• I don't think duck-typing applies to statically typed languages, and I'm not sure what you're talking about is duck-typing related (I am admittedly confused by your question). You have to explicitly make sure that the types line up in a statically typed language, or your code won't compile. Whether or not you auto-gen that code is irrelevant. The power of duck-typing is that you don't have to make sure the types line up, and you can just pass around things that look and feel the same w.r.t. certain functions/interfaces, even though they may be wildly different. – Matt Messersmith Nov 12 '18 at 16:38
  • 1
    @MattMessersmith System.Windows.Window does not know anything about my interface - from its point of view, the method declared in my interface just happens to coincide with one of its methods. That's why it looks like duck typing to me, though eventually I get a strongly typed item (and that may be confusing - you can surely read my uncertainty about the pattern between the lines). – Bernhard Hiller Nov 14 '18 at 8:42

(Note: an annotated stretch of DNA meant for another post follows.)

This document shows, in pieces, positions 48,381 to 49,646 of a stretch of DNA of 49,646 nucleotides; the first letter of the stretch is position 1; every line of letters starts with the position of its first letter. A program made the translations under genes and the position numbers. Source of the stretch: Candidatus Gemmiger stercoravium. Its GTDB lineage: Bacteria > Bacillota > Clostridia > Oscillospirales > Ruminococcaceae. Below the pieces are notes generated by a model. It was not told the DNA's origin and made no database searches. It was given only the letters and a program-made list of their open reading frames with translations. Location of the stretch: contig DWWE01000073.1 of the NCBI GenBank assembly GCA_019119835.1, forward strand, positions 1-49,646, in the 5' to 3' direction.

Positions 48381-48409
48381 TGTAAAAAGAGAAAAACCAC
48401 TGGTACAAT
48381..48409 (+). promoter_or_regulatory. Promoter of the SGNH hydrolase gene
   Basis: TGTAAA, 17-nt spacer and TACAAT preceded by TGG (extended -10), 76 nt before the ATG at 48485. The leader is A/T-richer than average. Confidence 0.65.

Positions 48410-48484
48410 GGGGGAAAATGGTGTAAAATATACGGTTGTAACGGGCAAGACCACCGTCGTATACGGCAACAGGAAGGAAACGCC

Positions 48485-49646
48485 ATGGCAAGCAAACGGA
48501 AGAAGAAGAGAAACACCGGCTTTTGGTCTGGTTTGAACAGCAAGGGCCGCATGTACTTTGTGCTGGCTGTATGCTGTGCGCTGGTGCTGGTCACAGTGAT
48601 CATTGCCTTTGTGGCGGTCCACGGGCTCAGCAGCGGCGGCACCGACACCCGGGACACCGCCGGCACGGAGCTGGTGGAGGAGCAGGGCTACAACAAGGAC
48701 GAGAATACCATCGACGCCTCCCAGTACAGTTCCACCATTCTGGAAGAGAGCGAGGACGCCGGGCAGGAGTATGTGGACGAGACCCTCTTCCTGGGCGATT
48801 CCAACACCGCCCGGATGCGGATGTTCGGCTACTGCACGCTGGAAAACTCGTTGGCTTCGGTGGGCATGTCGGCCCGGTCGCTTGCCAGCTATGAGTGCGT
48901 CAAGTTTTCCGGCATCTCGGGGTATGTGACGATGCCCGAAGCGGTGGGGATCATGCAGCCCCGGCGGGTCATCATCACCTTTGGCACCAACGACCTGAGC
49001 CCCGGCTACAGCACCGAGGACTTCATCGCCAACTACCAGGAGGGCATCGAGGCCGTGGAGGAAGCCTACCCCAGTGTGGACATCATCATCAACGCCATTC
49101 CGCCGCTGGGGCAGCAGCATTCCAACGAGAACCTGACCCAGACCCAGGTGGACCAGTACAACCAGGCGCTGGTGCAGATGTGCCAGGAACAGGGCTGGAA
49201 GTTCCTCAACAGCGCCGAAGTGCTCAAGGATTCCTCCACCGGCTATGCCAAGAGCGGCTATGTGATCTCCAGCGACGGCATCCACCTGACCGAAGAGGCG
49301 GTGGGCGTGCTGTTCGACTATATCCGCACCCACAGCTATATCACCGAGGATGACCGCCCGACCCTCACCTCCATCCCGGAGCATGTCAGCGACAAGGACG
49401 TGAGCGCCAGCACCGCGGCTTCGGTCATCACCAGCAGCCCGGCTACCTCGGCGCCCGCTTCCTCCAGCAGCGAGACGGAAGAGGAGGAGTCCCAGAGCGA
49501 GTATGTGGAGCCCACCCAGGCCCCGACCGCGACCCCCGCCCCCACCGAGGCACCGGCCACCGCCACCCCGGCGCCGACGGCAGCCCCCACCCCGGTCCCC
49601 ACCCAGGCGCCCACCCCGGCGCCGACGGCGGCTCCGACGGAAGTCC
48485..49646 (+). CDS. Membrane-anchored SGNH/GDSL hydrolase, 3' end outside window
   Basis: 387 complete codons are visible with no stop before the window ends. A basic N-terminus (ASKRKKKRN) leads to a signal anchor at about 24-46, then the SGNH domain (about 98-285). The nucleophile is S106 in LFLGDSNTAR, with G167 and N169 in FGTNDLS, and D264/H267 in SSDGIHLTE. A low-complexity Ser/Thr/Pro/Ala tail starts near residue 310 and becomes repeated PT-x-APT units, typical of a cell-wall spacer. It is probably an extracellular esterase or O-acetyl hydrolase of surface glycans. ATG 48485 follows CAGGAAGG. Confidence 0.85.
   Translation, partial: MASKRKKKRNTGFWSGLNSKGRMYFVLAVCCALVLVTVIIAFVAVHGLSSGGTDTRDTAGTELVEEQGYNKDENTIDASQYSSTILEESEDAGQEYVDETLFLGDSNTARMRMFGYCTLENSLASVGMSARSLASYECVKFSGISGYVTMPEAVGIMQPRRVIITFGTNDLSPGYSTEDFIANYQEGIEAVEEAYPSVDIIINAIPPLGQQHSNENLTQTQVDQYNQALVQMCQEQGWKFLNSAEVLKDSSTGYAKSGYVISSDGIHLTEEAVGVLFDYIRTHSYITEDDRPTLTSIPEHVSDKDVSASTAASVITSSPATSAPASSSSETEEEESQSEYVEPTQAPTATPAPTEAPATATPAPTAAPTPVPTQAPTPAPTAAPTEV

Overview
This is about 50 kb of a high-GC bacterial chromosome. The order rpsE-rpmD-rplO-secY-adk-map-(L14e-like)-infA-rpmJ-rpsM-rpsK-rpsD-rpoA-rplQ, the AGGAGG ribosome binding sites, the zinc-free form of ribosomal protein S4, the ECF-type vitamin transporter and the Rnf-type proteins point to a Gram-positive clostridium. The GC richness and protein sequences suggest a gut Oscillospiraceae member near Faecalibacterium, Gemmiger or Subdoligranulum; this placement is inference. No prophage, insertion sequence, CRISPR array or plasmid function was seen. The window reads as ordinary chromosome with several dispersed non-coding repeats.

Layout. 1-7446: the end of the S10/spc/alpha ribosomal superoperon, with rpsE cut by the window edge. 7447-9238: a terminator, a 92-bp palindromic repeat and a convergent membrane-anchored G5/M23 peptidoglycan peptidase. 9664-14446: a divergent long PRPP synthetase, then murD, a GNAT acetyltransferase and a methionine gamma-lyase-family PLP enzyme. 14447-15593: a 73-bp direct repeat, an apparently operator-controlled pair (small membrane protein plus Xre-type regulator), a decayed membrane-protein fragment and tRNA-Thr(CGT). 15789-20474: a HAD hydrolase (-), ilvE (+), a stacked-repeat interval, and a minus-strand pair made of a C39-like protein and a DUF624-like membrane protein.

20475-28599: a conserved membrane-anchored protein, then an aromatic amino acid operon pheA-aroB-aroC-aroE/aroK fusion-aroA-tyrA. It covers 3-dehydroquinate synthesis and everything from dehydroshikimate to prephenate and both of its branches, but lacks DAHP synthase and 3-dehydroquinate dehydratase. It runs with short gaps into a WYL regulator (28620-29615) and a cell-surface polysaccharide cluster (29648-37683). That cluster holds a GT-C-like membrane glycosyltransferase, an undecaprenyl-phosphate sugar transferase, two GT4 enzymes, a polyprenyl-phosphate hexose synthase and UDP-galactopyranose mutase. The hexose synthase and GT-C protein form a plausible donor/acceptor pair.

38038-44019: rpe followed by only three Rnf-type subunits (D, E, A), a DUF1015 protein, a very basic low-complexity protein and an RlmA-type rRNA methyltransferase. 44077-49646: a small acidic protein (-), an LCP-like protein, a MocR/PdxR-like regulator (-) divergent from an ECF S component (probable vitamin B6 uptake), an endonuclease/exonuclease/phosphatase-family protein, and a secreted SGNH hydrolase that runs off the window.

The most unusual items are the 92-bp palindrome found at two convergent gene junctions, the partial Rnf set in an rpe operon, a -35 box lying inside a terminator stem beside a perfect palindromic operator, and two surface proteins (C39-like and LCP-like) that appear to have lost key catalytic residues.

• @MattMessersmith Well there is some duck-typing going in in C#, e. g. for the foreach construct which works on any type that exposes a valid GetEnumerator method. Something similar with await which needs a GetAwaiter method (I think). – germi Nov 14 '18 at 11:15

This is an instance of the class adapter pattern, where you use multiple inheritance to inherit from both a base class, and from an interface that you want to adapt the base class to. That you do not have to explicitly implement the interface function is merely a side effect of how interfaces work in C#.